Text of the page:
LA CROSSE, Wisconsin (WXOW) – In January 2010, Eric Koula and his wife received a letter from the Internal Revenue Service, to which they owed some $40-thousand.
"Urgent, we intend to levy on certain assets. Please respond now," said accountant Mary Jo Werner, reading the letter while on the witness stand in court Thursday.
More letters came in March.
"Call immediately to prevent property loss," Werner read.
The prosecution argued such letters were a microcosm of Koula's financial status in the years leading up to the homicides of his parents, Dennis and Merna.
The District Attorney paid Werner, a CPA and partner at WIPFLi Financial, to review Koula's finances.
She testified Wednesday and Thursday that Koula continuously took out high-interest loans and cash advances – like a $3-thousand dollar auto title loan at 150% interest.
"How much did that 3-thousand dollars cost the defendant to get?" asked District Attorney Tim Gruenke.
"He paid $970.60 for the loan for three months," Werner responded.
Werner also testified that by May, 2010, Koula had all but blown some $1.1 million in income he had collected – coming in the form of wages and gifts from his parents – that he'd received between 2004 and 2009.
But the defense called its own financial witness to the stand in the form of forensic accountant Debra Thompson.
"Were all of Eric's credit cards paid and current as of may 21, 2010?" asked defense attorney Jim Koby.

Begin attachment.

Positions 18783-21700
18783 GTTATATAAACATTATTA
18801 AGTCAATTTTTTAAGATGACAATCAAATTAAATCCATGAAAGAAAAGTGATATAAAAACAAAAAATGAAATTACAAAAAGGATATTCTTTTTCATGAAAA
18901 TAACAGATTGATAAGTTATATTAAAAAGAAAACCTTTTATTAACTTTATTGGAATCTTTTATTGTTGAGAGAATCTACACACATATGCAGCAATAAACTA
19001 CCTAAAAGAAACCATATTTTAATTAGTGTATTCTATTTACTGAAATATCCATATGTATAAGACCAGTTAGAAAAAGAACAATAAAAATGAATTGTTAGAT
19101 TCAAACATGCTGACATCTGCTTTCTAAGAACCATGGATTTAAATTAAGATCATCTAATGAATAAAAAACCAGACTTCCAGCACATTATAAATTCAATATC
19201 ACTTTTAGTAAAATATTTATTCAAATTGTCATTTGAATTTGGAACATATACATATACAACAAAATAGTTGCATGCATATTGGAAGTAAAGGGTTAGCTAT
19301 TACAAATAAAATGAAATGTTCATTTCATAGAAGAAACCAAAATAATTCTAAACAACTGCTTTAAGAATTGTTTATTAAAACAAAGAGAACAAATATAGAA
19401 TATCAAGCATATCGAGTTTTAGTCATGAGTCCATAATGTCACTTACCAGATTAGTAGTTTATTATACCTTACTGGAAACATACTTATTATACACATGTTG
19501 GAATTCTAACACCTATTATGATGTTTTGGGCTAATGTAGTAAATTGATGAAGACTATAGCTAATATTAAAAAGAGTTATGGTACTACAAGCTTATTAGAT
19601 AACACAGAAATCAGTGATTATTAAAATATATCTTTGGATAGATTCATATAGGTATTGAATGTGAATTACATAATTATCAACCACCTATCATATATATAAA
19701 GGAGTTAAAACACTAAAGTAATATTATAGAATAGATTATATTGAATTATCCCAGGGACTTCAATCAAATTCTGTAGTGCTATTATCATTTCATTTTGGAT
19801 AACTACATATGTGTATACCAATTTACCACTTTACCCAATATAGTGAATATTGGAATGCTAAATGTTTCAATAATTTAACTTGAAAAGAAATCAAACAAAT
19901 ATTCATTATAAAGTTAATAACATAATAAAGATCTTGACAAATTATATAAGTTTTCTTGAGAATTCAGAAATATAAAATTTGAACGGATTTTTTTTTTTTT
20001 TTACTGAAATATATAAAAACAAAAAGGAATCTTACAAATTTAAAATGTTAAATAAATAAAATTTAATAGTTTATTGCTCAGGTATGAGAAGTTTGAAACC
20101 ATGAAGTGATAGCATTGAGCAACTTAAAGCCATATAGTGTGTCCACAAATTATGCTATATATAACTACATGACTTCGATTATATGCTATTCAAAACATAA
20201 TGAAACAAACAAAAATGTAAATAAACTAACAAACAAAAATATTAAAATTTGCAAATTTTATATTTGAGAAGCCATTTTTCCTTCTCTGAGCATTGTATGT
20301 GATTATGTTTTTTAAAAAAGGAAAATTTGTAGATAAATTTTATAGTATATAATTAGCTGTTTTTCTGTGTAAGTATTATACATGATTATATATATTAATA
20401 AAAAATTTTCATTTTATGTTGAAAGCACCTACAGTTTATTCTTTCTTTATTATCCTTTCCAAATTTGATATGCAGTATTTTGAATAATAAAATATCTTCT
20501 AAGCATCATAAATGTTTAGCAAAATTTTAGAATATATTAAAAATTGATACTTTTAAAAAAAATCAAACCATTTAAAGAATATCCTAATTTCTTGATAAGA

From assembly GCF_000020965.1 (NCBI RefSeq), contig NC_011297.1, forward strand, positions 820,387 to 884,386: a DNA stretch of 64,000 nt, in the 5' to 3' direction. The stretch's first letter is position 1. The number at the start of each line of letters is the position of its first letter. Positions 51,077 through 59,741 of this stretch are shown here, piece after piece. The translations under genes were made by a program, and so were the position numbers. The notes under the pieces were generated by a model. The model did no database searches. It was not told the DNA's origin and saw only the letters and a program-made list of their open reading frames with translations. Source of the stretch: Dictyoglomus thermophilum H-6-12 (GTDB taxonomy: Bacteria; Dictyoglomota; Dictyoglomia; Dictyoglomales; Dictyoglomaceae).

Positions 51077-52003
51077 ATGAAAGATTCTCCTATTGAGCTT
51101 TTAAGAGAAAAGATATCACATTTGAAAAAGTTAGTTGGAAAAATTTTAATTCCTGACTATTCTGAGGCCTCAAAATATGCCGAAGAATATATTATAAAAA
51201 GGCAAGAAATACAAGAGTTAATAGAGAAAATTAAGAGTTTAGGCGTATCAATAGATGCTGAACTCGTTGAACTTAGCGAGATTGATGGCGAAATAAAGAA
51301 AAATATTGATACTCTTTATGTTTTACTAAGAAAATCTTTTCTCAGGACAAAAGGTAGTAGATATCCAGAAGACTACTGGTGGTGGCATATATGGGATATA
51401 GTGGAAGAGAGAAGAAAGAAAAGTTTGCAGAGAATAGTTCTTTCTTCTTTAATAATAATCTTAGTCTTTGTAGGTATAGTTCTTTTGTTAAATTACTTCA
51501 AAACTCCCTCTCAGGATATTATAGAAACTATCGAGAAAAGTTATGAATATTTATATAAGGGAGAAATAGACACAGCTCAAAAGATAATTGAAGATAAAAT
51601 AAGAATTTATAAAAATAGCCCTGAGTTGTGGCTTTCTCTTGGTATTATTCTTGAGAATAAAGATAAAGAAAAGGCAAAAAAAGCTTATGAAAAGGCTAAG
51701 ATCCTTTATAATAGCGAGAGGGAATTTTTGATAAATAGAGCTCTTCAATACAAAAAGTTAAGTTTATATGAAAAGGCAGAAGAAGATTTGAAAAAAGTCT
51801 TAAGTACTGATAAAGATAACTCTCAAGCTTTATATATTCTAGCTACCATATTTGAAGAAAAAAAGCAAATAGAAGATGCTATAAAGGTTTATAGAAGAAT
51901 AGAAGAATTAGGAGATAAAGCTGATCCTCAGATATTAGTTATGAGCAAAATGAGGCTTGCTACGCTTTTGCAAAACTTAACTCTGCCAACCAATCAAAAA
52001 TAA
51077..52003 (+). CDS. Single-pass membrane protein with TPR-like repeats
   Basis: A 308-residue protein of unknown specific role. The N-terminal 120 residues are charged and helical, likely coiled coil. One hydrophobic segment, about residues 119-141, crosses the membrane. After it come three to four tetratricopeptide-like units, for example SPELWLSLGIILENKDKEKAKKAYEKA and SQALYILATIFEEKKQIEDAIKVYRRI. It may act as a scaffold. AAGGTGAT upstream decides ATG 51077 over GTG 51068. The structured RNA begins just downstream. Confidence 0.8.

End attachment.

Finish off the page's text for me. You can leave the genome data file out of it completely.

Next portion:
"Yes," Thompson said.
"Were his mortgage payments paid and current as of may 21, 2010?" Koby asked.
"Yes," Thompson again responded.
Thompson added Koula had roughly $4-thousand in cash available as of mid-May, 2010, which she testified would have been enough to cover all his monthly expenses for June.
But Gruenke pointed out during cross examination that paying those bills would have used up all of Koula's cash.
The defense will continue to call witnesses Friday.
LA CROSSE, Wisconsin (WXOW) - Prosecutors have rested their case in the trial of a West Salem man accused of fatally shooting his parents.
The defense has now started its phase of the trial against Eric Koula.
Prior to starting their case, Koula's defense attorneys made a motion to dismiss on the grounds the state hadn't proven their case. Presiding Judge Scott Horne turned down the motion, which is routine in criminal trials.
They've started with a company representative for a plant grower that supplied plants and flowers to the Shopko stores where Eric Koula is supposed to have purchased a plant from. The time he bought the plant is a key to his alibi that he could not have killed his parents as he was buying a plant for his wife on their anniversary.
LA CROSSE, Wisconsin (WXOW) - Despite the fact that Eric Koula made $1 million between 2004-2009, he had only $3,300 in assets available to him as of May, 2010 according to testimony from a financial expert for the prosecution.
Thursday's testimony came from Mary Jo Werner, who continues to detail the financial life of Eric Koula. Koula was a day trader in stocks prior to his arrest for the shooting of his parents in their Barre Mills home in 2010.
According to testimony, most of the income for Eric Koula came from gifts from Dennis Koula, his father.
It is the prosecution's theory that Dennis and Merna Koula were planning to stop giving money to their son that lead to their deaths.
Werner's testimony included the facts that Koula was late on mortgage and credit card payments several times. The Internal Revenue Service also started sending letters threatening to levy Koula's assets starting in January, 2010.
You can watch the trial live at www.wxow.com/live
Pete Zervakis will also have more on the trial on Live at Five, the 6pm and 10pm Reports.